While the soothsayers of popular music are predicting the demise of disco (too artificial and monotonous to last indefinitely, they say), two of the genre's most acomplished craftsmen are holding the fort at the top of the charts in both single and album sales.
Michael Jackson and Harry Wayne Casey, the latter better known as KC, have struck platinum -- not because they are flukes in an industry's game of chance, but because their music reminds listeners of the glory of mindlessness. Each recording seems a carbon copy of the previous one.
This quality is most evident on the work of KC and the Sunshine Band. Beginning with "Get Down Tonight," with its bizarre introduction of a speeded-up guitar, through "Do You Wanna Go Party," an exercise in inarticulation, KC and band have exploited the same hook to the point of redundancy. One hardly even acknowleges their music anymore, perhaps because it has been piped into every elevator and airport across America.
Nevertheless, KC is an auteur, if pop music is allowed such a being, who transcends the disco market by putting so much warmth into his one hook that he could inspire even Oscar the Grouch to dance. He's an artist who understands the underlying principle of pop creation: overkill. It's easy to see how the band does it to death by simply lining up the titles of its songs: "I Like to Do It," "That's the Way (I Like It)," "Keep It Comin' Love," "Oooh, I Like It."
In short, KC's band plays sunshine rhythms from the Sunshine State, and that's a respectable mission.
Their latest album, "Do You Wanna Go Party" (T.K. 611), may seem like more of the same, but it is a change of pace. To call it a progression, though, would be like betting on the tortoise.
The album's most suprising moment is "Please Don't go," a sleeper hit undoubtedly because it lacks KC's standard hook. Instead of the usual zeal of a pep rally, the song drags with the melodramatic yearning that Barry White shaped into a hypnotic form. Despite its empty sorrows, however, it's alluring in a way -- the aural equivalent to an episode of "Knots Landing."
Yet, overall, "Do You Wanna Go Party" is a perfect album for any wild occasion. On the record jacket, KC, snuggled up against a bathing beauty, rides a champaign cork across the midnight sky -- an apt image for a band spreading the message that life is simply a party. For, whether they're backing up Teri DeSario on her current cover of Barbaara Mason's "Yes, I'm Ready" or performing "I'm Your Boogie Man" and "Boogie Shoes" for the hundreth time on "Midnight Special," that's essentially all KC and the Sunshine Band have to say. Which, at a party, should be enough.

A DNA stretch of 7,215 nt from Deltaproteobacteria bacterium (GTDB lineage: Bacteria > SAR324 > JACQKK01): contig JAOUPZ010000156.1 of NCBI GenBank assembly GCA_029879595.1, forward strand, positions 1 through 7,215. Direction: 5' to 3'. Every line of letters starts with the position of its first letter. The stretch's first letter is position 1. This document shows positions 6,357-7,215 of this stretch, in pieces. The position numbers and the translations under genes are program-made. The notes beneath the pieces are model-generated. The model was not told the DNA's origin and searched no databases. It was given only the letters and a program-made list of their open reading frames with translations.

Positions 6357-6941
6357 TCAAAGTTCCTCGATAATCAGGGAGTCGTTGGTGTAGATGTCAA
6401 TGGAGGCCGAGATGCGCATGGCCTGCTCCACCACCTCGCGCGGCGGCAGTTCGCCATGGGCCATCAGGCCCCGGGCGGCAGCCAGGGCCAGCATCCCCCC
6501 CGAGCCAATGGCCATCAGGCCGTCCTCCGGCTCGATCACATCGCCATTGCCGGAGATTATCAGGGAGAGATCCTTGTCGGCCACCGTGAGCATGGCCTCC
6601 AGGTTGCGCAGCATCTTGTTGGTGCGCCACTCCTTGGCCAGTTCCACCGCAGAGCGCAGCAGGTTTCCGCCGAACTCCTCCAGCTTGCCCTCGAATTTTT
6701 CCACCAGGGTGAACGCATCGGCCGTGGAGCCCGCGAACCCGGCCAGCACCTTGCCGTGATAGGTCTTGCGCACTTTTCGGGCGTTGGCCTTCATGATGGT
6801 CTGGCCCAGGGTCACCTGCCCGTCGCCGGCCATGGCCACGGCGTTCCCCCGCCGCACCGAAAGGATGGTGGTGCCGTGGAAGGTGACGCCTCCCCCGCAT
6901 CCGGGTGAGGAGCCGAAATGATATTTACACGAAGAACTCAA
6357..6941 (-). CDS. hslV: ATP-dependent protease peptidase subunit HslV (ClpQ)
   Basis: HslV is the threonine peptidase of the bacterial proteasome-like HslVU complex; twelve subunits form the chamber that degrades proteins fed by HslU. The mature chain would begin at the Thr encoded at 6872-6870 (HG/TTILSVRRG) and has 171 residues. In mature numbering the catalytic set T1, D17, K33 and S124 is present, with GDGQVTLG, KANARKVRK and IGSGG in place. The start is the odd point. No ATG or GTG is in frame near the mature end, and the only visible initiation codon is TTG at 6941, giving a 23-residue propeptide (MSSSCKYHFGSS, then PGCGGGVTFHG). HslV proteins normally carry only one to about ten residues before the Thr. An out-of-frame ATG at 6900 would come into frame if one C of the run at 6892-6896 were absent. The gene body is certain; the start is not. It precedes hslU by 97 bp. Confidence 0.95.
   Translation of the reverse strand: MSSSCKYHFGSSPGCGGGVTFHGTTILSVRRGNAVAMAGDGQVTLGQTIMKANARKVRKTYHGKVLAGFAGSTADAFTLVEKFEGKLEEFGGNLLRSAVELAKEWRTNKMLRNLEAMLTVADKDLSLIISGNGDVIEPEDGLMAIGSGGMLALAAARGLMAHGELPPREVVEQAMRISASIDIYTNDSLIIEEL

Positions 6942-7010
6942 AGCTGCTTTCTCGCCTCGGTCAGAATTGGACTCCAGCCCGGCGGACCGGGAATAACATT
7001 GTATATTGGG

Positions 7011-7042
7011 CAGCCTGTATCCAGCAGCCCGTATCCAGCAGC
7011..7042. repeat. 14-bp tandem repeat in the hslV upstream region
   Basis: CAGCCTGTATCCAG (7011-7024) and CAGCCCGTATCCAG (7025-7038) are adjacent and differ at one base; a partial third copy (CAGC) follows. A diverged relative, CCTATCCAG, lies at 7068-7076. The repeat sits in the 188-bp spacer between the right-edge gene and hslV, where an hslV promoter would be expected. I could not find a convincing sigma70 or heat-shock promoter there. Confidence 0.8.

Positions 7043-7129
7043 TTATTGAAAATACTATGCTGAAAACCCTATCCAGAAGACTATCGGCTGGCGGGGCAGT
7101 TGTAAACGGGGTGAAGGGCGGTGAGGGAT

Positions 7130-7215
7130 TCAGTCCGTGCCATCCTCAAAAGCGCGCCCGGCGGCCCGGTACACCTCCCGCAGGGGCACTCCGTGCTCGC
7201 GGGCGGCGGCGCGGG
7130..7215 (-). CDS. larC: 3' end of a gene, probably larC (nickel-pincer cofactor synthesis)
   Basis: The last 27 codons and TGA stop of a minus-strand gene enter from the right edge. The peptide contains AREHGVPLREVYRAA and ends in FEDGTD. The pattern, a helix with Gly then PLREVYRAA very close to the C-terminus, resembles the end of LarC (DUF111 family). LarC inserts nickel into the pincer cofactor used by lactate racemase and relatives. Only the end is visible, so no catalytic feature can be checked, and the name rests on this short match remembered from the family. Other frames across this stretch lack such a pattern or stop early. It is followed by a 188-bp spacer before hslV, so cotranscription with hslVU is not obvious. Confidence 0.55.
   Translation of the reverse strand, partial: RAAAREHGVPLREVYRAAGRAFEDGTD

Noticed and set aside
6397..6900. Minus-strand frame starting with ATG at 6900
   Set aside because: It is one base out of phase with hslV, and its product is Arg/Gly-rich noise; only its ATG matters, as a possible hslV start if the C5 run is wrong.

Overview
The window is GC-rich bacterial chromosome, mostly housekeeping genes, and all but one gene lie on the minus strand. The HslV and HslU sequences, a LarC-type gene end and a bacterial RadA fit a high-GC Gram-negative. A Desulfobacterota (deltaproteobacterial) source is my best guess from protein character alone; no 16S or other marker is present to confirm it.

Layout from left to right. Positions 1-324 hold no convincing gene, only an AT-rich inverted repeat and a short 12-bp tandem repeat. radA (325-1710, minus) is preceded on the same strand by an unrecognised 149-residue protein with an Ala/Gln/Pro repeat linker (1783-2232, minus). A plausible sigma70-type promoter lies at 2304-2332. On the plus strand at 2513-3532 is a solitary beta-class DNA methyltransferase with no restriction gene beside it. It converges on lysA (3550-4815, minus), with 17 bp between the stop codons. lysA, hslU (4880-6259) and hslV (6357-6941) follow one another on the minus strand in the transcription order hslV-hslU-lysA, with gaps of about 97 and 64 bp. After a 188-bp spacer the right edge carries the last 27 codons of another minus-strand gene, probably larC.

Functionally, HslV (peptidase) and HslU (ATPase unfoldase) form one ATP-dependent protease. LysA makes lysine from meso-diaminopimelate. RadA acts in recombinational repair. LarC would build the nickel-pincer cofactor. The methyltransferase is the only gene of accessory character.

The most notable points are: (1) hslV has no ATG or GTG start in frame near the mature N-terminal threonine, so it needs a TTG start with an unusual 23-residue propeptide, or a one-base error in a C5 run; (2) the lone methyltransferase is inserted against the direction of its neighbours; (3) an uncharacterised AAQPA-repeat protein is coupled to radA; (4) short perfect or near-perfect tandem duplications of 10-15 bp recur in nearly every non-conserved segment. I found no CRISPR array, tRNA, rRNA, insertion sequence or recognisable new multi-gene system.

Like KC, Michale Jackson is a veteran of the disco army. But, as with a five-star general, his prestige gives this otherwise ignoble association an aura of class.
Prior to 1972, Michael and his four Jackson brothers were pegged as practitioners of bubblegum soul ("ABC," "I Want You Back"); in '73, to escapte their teeny-bopper fate, the Jackson Five went disco, releasing their finest single, "Dancing Machine," and album, "Get It Together," of the '70s. Then, in '76, the Jacksons left Motown for Epic, and, after two years of aimless grooving, they scored with "Shake Your Boody," and "Blame It on the Boogie" from their album, "Destiny."
Michael Jackson's current solo album, "Off the Wall" (Epic FE 35745), is a refinement of the sleek sound of "Destiny," swarming with hooks that are always in motion. On "Don't Stop 'Til You Get Enough," Michael squeals, pants and sighs with a passion that transforms the song into an unrestrained hosanna. "Heartbreak enemy despise/Eternal (ah, eternal) love shines in my eyes" -- surely here's a heartfelt couplet that echoes the lyricism of Smokey Robinson.
"Rock With You," a seductive No. 1 hit, blends tastefully into "Working Day and Night," the sexiest cut on the album. On his cover of McCartney's "Girlfriend," Michael expresses the kind of wide-eyed innocence that one wishes today's adolescents shared with one's own youthful romances.
From "Get on the Floor," the catchy proposition that gets the party moving, to "Burn This Disco Out," the climax to a thousand and one boggie nights, the message of "Off the Wall" is as simple as KC's -- party, party, (don't stop) party. Compared to whatever pompous project Stevie Wonder, the world's first singing plant, is blessing us with these days, that message may seem rather paltry.
But it isn't. There's nothing trivial about the way Michael Jackson lipsyncs his hits on television, employing the sophisticated mannerisms of a young, skinny Frank Sinatra.
Although it may be a thoughtless celebration of empty-headed hedonism, "Off the Wall" is a marvelous work by a pop performer having a good time with nothing less than a complete confidence in his own ability to strut his stuff. And that's the way, uh-huh, uh-huh, we like it.